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Introduction

This page includes a collection of Yoix applications that can be run by Java Web Start, and every one works under Java Web Start's strictest security. That means you don't have to accept a certificate just to start an application and according to Sun's documentation:
Applications launched with Java Web Start are, by default, run in a restricted environment where they have limited access to local computing resources, such as storage devices and the local network. In this sandbox environment, Java Web Start can guarantee that a downloaded and potentially untrusted application cannot compromise the security of the local files or the network.
All of our applications are perfectly happy playing in this sandbox, so you don't have to worry about security when you run any of them. Our limited experience with Java Web Start has been positive overall and we believe these demos should start up without a problem. However, in case you do encounter an issue, we included a little information about Java Web Start later in this page that may prove helpful.

Yoix Demos

We divided the demos into two groups. The first group, which we plan to expand in future releases, consists of non-trivial applications that we think will be useful as more than just demos to some of you.

Periodic Table An interactive YChart application that lets you pan and zoom around in two versions of the Periodic Table, a chart of the naturally occurring isotopes, a simple Chart of the Nuclides, and a jigsaw-like puzzle. We think it's a unique application that we hope will be particularly interesting to beginning chemistry students.
Unicode Character Display Another interactive YChart application that features panning and zooming as a way to navigate around a screen that can display up to 64K different Unicode characters. The initial display only shows the first 16K characters, but it's easy to get all 64K characters if you want - just select the Charts→Unicode Plane 0 menu item, but be prepared to wait 20+ seconds.
Wikipedia Edit History A Yoix query screen controlling an interactive YDAT application that displays portions of the Wikipedia edit history for one or more users. User names can be entered manually, extracted from the edit history of a Wikipedia article, or obtained from entries on Wikipedia's Recent Changes page.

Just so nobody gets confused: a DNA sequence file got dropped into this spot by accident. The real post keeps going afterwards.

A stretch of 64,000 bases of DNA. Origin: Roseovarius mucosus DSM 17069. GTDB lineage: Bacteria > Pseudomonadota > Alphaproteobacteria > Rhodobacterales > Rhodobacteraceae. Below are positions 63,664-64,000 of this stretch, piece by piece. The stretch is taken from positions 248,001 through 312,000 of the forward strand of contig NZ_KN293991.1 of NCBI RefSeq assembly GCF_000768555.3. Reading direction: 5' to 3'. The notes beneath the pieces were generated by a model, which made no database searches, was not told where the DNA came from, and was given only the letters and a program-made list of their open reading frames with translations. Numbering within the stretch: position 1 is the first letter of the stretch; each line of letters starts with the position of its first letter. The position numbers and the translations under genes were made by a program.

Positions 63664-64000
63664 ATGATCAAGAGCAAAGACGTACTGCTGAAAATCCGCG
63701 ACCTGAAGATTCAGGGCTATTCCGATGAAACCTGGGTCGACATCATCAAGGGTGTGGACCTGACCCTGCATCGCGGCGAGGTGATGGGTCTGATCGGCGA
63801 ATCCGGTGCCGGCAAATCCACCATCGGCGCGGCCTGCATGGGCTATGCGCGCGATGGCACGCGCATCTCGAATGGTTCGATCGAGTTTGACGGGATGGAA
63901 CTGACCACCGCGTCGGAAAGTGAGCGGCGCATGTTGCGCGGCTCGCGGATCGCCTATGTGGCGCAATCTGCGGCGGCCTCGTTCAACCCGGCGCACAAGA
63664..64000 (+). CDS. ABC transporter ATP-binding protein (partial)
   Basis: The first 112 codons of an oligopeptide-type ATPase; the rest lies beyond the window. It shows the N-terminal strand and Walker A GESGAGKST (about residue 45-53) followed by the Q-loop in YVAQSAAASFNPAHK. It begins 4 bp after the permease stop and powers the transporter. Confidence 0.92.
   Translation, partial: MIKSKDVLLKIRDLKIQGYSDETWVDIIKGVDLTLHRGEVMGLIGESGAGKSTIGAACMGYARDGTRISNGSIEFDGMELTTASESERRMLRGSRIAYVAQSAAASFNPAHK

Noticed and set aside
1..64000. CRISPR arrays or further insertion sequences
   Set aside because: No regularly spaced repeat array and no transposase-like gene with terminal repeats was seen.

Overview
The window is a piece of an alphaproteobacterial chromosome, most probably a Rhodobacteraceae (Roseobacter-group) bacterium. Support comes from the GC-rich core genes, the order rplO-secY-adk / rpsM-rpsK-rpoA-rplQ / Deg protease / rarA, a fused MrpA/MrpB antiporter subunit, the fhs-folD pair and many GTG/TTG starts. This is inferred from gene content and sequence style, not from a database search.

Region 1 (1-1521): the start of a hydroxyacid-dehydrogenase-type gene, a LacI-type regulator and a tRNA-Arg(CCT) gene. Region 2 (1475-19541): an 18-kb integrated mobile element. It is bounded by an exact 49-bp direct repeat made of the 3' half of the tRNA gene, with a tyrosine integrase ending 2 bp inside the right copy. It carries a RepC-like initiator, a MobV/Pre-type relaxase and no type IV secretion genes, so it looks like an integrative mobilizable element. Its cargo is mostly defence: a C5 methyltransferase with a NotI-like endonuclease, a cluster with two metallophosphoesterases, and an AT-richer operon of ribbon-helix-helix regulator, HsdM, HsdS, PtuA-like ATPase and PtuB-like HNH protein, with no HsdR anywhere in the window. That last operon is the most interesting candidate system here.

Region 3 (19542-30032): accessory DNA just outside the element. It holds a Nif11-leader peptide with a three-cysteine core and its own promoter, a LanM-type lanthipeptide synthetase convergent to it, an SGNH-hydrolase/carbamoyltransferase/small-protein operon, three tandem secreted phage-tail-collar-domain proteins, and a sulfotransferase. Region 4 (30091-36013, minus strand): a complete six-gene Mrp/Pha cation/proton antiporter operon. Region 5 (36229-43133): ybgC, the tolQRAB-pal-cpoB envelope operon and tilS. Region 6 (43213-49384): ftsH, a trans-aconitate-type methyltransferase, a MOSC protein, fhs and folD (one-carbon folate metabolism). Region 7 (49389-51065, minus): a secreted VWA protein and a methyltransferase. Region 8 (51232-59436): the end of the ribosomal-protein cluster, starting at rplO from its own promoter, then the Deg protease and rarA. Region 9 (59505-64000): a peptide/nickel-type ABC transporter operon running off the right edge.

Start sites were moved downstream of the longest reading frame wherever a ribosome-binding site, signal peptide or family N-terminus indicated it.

This application needs access to the Wikipedia web site, so Java Web Start will prompt you with a security dialog the first time it tries to collect data from that site. If you don't agree, access will be denied and the data visualization won't start.

Click here for more information about this application.

This second group is primarily intended to illustrate capabilities that some of you might find interesting rather than provide applications that are immediately useful.

College Schedule Yet another interactive YChart application that features panning and zooming as a way to navigate around a screen that displays a college course catalog as a demonstation of using YChart to display cells of different sizes. The chart shows Spring 2009 courses for Bryn Mawr, Haverford and Swarthmore colleges.
BYZGRAF Sampler BYZGRAF is a package of Yoix 2D drawing routines for business graphics. This demo shows the configurability and other features of the package.
YDAT HTTPD Log Demo A demo of the YDATCLF instantiation of YDAT. It is a interactive data visualization and mining tool for examining weblogs that are in either common log format or combined log format (CLF). The Apache site provides a description of the two, very similar CLF formats.
YDAT Demo 1 This demo is the New Mexico brain tumor incidence YDAT demo that is part of the standard Yoix distribution and described on the YDAT page.
YDAT Demo 2 This demo is the online auction activity YDAT demo that is part of the standard Yoix distribution and described on the YDAT page.
YDAT Demo 3 This demo is the fabricated network activity YDAT demo that is part of the standard Yoix distribution and described on the YDAT page.
YDAT Graph Demo 1 This demo is the GraphViz regularly shaped nodes YDAT demo that is part of the standard Yoix distribution and described on the YDAT page.
YDAT Graph Demo 2 This demo is the GraphViz oddly shaped nodes YDAT demo that is part of the standard Yoix distribution and described on the YDAT page.

YChart Summary

All YChart applications come with a menu item, namely Help→Summary, that provides a detailed description of the controls that are available to users. Here's a brief summary that should get you started.
  • Use the mouse wheel to zoom in and out in the chart or quickly change selections in the comboboxes.
  • The selection in the combobox at the lower left corner of the main screen determines what happens when you use the left mouse button. It's "Pan" by default, but if you change it remember that the middle mouse button can always be used to pan, no matter what's showing in that combobox.